Combat boots are also a great option for people who work outdoors in the elements, who need protective, reliable footwear that lasts. 

Of course, combat boots are a no-brainer for those who work in the armed services or police force. 

Basically, boots designed for the military are an excellent option for any job where there might be a risk to your feet or ankles. And hey, if your feet are safely under a desk at your nine to five, you might want to get some anyway and save them for the weekend. 

Why Choose Army Boots?

Army boots are comfortable

Aside from the practical application of providing ankle support, grip and general protection for the feet, they’ve got to be hella comfortable. Feet injuries like blisters can decimate a platoon overnight, so you better believe comfort is a top consideration in the manufacturing of combat boots.

Army boots are durable

They’re durable because they need to be. There’s no love in having a pair of boots which deteriorate after one field exercise because of sweat or wet weather.

Army boots look great

Believe it or not, soldiers will complain if their gear doesn’t look good, so you don’t have to sacrifice style for utility when buying combat boots. Like we’ve said before - no matter what you’re doing - if you’re wearing combat boots, your badass meter is turned up to max.

You can get different army boots for different conditions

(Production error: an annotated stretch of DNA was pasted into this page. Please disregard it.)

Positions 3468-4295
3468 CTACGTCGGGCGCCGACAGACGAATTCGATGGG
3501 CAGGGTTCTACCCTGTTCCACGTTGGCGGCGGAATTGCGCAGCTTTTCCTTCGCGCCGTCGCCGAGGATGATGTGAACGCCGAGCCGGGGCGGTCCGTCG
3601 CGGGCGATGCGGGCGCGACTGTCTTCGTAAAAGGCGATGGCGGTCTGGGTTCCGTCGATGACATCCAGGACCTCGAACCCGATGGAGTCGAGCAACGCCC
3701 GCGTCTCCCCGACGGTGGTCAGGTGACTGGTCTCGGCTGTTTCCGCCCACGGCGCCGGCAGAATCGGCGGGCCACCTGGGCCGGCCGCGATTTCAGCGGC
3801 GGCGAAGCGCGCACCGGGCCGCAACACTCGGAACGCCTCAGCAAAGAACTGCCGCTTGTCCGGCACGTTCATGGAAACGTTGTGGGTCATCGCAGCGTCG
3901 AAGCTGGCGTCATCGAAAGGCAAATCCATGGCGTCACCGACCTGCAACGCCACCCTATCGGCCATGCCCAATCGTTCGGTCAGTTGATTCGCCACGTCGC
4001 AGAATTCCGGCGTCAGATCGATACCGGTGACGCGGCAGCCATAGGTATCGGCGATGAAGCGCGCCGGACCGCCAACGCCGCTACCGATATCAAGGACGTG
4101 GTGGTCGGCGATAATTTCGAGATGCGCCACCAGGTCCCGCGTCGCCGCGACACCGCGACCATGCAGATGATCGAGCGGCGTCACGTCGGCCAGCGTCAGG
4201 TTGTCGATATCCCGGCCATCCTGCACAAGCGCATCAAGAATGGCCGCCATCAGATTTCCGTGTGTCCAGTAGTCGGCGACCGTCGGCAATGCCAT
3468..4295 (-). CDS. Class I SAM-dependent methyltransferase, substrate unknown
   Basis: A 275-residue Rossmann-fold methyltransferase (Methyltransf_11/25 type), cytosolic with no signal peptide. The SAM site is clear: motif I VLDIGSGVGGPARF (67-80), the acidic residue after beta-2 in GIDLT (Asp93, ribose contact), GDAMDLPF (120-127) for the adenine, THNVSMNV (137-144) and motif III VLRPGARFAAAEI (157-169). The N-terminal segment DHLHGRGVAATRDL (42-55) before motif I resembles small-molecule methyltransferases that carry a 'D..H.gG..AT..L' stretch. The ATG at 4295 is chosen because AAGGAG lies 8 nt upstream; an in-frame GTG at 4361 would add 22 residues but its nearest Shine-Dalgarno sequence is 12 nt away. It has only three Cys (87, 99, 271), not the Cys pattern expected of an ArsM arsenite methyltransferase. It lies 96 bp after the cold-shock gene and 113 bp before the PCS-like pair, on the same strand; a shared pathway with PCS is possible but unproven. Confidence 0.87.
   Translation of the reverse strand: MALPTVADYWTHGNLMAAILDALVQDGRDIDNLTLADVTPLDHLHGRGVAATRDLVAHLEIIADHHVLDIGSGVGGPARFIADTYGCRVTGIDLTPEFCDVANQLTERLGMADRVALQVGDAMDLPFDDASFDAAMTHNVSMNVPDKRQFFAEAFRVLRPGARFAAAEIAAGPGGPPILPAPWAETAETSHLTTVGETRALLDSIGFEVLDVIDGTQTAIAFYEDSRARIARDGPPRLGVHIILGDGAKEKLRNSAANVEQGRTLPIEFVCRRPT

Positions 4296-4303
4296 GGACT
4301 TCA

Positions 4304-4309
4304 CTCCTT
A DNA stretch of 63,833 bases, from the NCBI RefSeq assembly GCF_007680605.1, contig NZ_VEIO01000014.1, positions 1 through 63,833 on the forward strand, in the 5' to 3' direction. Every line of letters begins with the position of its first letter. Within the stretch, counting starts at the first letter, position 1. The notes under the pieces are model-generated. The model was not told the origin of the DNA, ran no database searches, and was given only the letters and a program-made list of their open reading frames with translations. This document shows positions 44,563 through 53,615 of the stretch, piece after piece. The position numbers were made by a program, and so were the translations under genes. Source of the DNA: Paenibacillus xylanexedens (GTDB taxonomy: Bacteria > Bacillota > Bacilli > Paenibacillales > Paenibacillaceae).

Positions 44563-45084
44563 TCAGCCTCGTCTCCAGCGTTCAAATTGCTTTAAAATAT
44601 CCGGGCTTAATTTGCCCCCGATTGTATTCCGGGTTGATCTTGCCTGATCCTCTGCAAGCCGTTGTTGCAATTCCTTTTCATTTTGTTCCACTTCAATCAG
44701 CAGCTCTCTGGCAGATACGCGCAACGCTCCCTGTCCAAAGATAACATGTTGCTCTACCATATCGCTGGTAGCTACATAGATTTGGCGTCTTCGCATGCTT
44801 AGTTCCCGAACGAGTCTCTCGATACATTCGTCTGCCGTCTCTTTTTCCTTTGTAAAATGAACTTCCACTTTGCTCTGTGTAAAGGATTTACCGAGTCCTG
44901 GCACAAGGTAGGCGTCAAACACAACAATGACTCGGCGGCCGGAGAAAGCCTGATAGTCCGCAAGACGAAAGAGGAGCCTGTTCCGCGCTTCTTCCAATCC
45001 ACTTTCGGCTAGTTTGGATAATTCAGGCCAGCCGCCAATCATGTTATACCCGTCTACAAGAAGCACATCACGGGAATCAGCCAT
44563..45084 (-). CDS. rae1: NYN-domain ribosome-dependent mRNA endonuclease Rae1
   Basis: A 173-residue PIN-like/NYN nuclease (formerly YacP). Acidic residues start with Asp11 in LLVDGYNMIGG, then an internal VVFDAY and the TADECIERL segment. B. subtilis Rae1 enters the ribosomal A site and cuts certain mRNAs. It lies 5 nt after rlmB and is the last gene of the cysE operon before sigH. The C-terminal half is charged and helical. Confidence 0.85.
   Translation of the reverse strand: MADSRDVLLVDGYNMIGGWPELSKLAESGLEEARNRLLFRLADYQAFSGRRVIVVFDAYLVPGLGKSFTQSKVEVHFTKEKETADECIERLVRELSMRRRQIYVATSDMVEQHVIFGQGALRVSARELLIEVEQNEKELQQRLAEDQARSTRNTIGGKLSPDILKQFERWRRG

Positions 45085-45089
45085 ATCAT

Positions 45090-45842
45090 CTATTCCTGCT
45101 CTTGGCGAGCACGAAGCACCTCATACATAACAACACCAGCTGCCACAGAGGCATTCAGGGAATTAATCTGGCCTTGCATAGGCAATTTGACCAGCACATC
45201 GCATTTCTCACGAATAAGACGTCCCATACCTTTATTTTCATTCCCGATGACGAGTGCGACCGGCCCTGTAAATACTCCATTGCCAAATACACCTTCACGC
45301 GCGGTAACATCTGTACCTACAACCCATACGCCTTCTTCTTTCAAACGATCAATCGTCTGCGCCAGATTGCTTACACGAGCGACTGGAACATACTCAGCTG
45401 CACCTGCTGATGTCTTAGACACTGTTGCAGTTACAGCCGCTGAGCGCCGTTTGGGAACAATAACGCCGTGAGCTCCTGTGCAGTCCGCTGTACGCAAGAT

Combat boots must be suitable for the conditions. Most soldiers will own four or five pairs of boots depending on the length of their service. These are for the jungle (light and breathable, often canvas); desert (suede); general-purpose; or extreme cold weather (ECW), generally lined with Gore-tex.

Some manufacturers, such as Magnum (a UK company), produce boots for militaries, law enforcement, and other high-demand organisations all over the world. However, some militaries have local suppliers, such as the Redback boots used by the Australian army.

Different boots for different geographies

Boots around the world are developed for different conditions, so they’ll have different pros and cons.

European military boots

European general-purpose boots, such as those from Germany, France, Austria, and Switzerland, are based on models that were developed in the 1950s and are still used today. 

They tend to be very sturdy leather with hard soles directly moulded to the boot. In many cases, they were developed for and issued to paratroopers, who had to operate in extremely harsh and varied conditions.

Around the time of World War II, the common style was with two buckles at the top. While you can still get boots like this, most have now transitioned to a fully lace-up style.

In some cases, such as with France, excess boots were put in storage around the 1990s in case of future conflict, but due to a lack of large-scale conflict in Europe, they have now been released to the market. That’s good for the rest of us!